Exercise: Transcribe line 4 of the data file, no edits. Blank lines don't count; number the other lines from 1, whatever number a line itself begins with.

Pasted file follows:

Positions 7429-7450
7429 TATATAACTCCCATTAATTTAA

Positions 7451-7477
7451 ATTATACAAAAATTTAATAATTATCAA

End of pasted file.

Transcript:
7451 ATTATACAAAAATTTAATAATTATCAA